Most women — and their doctors — tend to think of mammography as a one-scan-works-for-all test. I learned the hard way that it isn’t.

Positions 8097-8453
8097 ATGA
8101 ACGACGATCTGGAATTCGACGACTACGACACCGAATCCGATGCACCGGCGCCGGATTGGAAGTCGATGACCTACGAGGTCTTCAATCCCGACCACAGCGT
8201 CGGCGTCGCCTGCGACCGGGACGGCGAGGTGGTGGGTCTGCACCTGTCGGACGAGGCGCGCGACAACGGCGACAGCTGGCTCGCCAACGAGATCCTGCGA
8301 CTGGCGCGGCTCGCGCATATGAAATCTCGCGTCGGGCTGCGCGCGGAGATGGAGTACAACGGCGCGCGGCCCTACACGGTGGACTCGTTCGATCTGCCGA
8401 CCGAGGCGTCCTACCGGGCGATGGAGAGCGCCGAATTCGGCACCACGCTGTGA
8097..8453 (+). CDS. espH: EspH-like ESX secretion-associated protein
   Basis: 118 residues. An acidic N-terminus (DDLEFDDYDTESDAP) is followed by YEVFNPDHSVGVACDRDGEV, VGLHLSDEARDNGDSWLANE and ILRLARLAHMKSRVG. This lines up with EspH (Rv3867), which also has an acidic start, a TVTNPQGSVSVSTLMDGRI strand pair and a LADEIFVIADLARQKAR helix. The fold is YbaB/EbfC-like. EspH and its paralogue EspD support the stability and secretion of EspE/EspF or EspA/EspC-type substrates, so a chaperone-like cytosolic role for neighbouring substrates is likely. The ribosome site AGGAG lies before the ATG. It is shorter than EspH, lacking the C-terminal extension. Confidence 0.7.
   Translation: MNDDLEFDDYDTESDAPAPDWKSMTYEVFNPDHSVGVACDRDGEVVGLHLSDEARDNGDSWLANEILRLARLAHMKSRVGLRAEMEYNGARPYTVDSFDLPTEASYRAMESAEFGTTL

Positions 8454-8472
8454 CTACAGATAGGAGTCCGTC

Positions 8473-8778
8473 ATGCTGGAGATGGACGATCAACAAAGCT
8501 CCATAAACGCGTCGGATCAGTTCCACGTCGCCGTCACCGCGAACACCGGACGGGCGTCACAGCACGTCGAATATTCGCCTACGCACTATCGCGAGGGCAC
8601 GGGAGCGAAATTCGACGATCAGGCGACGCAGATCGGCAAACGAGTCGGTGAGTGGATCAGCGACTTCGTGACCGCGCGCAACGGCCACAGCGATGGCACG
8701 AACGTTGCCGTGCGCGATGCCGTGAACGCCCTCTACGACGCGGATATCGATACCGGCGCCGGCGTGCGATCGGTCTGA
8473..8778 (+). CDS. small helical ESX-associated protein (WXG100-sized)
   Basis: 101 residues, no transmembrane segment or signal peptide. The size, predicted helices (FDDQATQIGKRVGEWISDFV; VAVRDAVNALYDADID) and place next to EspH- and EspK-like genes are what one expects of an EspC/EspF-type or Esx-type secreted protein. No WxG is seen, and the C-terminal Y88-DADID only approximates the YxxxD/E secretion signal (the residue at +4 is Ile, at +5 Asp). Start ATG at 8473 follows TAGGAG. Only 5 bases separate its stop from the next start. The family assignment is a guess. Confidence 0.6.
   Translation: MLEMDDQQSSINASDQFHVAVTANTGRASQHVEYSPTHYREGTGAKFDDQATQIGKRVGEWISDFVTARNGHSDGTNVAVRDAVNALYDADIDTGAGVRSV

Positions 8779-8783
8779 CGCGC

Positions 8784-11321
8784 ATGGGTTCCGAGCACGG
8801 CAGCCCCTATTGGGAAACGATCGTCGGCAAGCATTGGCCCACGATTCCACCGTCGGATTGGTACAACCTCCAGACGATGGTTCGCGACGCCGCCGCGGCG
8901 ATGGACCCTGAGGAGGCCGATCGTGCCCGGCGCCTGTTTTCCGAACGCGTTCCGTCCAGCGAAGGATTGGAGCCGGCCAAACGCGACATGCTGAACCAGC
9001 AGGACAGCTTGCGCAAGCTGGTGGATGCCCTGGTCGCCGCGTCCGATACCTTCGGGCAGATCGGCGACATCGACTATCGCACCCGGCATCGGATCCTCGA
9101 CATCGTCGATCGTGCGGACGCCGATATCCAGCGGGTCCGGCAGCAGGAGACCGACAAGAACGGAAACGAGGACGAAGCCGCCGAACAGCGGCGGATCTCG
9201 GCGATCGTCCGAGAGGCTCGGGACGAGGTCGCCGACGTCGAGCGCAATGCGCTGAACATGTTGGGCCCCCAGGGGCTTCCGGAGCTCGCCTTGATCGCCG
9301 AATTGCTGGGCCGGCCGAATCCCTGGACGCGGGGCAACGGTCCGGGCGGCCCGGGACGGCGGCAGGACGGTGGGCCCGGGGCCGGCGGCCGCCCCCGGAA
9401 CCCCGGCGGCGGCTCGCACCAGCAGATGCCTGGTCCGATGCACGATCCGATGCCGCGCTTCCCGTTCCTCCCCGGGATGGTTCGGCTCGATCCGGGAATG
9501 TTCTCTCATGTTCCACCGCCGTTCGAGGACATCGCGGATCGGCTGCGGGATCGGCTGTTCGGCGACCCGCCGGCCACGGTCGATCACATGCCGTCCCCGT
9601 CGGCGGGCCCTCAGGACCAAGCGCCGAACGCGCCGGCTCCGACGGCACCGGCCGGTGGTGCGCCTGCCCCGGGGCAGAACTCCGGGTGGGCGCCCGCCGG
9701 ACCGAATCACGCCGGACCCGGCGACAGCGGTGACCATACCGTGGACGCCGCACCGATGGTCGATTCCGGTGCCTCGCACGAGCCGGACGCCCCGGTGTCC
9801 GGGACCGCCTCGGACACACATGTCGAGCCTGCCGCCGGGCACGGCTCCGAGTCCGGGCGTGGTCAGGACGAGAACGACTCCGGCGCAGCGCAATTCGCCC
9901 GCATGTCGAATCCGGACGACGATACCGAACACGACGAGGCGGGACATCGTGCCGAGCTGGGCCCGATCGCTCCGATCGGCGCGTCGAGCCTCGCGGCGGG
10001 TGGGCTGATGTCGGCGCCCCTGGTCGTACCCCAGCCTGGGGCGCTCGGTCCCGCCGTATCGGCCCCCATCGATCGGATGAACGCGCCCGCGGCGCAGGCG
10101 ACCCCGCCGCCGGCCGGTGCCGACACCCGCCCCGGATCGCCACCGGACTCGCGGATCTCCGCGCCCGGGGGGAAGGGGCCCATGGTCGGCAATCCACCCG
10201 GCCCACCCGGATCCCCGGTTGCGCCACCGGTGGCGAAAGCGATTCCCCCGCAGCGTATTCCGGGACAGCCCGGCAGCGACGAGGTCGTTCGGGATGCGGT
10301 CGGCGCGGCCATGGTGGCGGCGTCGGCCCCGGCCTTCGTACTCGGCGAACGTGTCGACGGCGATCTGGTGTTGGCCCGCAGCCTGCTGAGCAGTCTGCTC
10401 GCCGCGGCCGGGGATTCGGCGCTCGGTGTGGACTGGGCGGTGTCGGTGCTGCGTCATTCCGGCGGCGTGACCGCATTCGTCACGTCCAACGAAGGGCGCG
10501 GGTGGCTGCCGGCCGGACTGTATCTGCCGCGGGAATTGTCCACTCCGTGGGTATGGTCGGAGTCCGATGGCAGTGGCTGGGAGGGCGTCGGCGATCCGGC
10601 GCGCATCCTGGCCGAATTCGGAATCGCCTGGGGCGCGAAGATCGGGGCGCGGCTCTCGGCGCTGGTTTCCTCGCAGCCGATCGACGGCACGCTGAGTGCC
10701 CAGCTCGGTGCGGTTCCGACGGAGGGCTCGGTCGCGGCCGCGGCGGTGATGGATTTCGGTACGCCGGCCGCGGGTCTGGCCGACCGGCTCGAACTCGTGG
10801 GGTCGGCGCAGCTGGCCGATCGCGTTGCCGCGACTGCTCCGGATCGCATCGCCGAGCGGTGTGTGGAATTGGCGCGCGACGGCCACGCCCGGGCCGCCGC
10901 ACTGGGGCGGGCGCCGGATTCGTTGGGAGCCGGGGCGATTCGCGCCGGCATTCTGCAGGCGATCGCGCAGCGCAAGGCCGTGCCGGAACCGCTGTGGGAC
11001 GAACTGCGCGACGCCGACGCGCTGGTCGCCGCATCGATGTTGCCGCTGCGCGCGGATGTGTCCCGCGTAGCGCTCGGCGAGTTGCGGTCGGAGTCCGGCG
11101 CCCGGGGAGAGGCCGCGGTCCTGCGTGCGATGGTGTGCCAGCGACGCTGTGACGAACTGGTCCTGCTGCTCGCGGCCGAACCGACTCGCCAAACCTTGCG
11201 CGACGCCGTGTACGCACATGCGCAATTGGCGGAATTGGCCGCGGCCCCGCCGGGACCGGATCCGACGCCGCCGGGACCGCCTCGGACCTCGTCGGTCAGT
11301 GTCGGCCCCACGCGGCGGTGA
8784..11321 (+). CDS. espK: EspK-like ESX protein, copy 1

When I turned 36, I had a baseline mammogram. Then, beginning at age 40, I dutifully had a mammogram every year, convinced that it was the best way to detect breast cancer early should it ever appear. Six weeks after my 11th “normal” mammogram, my gynecologist felt a ridge in my right breast. An ultrasound revealed a quarter-sized tumor. When I received the startling news that I had stage 3C breast cancer, an advanced stage of breast cancer that had spread to 13 lymph nodes, I felt betrayed by the health community. At that time, in 2004, a woman like me with stage 3C breast cancer had a 49 percent chance of surviving five years.